Dig in to (more than) 1,001 nights of Sephardic Jewish stories

One of the great wonders of Judaism is its storytelling. From the Torah to the Talmud to Philip Roth, Jews have been telling stories since the beginning of time.

So it was with tremendous pleasure that I read about the Israel Folklore Archives. Founded in 1955 by Dov Noy at the University of Haifa, the IFA has set about collecting stories of the Jewish people through our great oral tradition.

Through these stories we find the “ethical teachings, role models, cautionary tales and collective memory” of the Jews, as well as wonderful rabbi stories and puzzlers. In all, some 23,000 stories have been collected by the IFA; for this series, 355 tales have been selected for publication in five volumes. The first volume, the subject of this review, is “Tales from the Sephardic Dispersion.”

That will be followed by four more volumes: “Tales from Eastern Europe” (which has just been released), “Folktales of Arabia,” “Folktales of the Orient” and “Folktales from Other Lands.”

Beginning with stories from the Sephardic experience was a good choice because the tales are exotic and alluring. We read of our brothers and sisters in Istanbul, Ethiopia and throughout the Middle East. Bringing in the Arabic experience adds richness and depth and helps expand one’s Jewish horizons.

Each story is followed by commentary intended to provide the cultural, historical and literary background for the tale. In addition, there are extensive references to other stories in the Israel Folklore Archives (but not in the book, as well as lists of folktales, types of folktales and folklore motifs.

But there is good and bad news with this publication.

The not so good news is that the editors don’t have a clearly identified audience in mind. The book appears to have been written for the general Jewish reading. But at times, I had to read a paragraph several times to gain its meaning. I kept feeling like I should really know what the editors were talking about, but I just couldn’t follow.

But if one doesn’t get bogged down in the details, the commentaries could provide a wealth of insights for the ardent students of Jewish folktales. I could easily see “Folktales” on the required reading list of University of Haifa students studying the modern interpretation of the “oral tradition.” For the layman, however, it is a challenge.

The biggest organizational stumbling block in the book is its lack of page numbers in the table of contents. Clearly this is intentional —the editors obviously wanted the stories listed by their Israel Folktale Archive (IFA) number, not where they can be found in the book. Still, since the stories are not in numerical order and there is no index, it’s hard to find stories again just by memory. I found this frustrating.

But enough about indexes and commentaries. The stories themselves are, of course, wonderful. They bring forth a different time, era and experience. It should be noted that the stories are reprinted exactly as they are told, so they are not polished and tend to be a bit rough around the edges.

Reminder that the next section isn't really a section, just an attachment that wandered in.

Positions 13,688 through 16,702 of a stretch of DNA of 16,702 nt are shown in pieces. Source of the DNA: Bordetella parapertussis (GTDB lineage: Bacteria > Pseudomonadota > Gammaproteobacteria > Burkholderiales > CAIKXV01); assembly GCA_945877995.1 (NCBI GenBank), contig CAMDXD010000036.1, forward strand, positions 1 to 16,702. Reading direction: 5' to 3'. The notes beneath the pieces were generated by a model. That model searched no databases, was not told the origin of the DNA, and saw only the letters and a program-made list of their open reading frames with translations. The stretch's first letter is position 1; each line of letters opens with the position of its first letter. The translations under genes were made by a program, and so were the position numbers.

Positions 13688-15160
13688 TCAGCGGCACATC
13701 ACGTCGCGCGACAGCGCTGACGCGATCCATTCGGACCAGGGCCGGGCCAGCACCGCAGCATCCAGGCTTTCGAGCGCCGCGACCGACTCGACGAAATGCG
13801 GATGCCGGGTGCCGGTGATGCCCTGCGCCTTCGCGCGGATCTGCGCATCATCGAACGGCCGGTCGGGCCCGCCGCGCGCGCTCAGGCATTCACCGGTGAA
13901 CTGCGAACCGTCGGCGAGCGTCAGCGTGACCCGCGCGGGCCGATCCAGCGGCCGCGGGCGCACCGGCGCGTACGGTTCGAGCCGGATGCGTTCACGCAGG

Stories of Maimonides, the Ba’al Shem Tov, great rabbis and humble servants provide colorful personalities from which a variety of tales are drawn.

It is also interesting to see the portrayals of women and non-Jews. From a 21st century American perspective, let’s just say none of these stories would appear in Ms. or the Atlantic Monthly.

For example, there is the story of a bear that makes a poor musician rich. The poor musician plays for a bear that vomits coins in appreciation. The musician wants to thank the bear, so he invites him to his home. Telling his wife and daughters that they are welcoming the man who made them rich, they are rather dismayed and upset when a dirty old bear shows up.

The bear then tells the musician to leave his wife and children, move to Israel and become a holy man. The musician does indeed leave his wife and seven daughters and moves to Israel to study Torah. One can only hope that after learning Torah he returns home to take care of his family!

Then there is the story of the merchant and Rabbi Meir Ba’al Ha-Nes. In this story, a Jewish merchant in India refuses to purchase traditional insurance. Instead, he regularly sends funds to Rabbi Meir Ba’al Ha-Nes in Tiberias, known as the “Master of the Miracle.”

As luck would have it, there is a great storm and all of the local ships are lost at sea. The merchant’s wife chastises him for not purchasing insurance, and the merchant locks himself in his room and prays.

After several days, the captain of his ship arrives, alive and well. He explains that while all of the ships around them sank, theirs remained steady and afloat. He simply had to hold on until the storm passed. The Jewish merchant was vindicated and he continued to send funds to the “Master of the Miracle” all the days of his life.

It is to the editors’ credit that they have kept the stories as they were — politically correct or not — because it is through stories like these that we see our evolution. In the end, the stories do what all good stories do: entertain us while providing us with useful insight into our history.

“Folktales of the Jews: Tales from the Sephardic Dispersion.” Edited and with commentary by Dan Ben-Amos, Dov Noy et al. (600 pages, Jewish Publication Society, $75)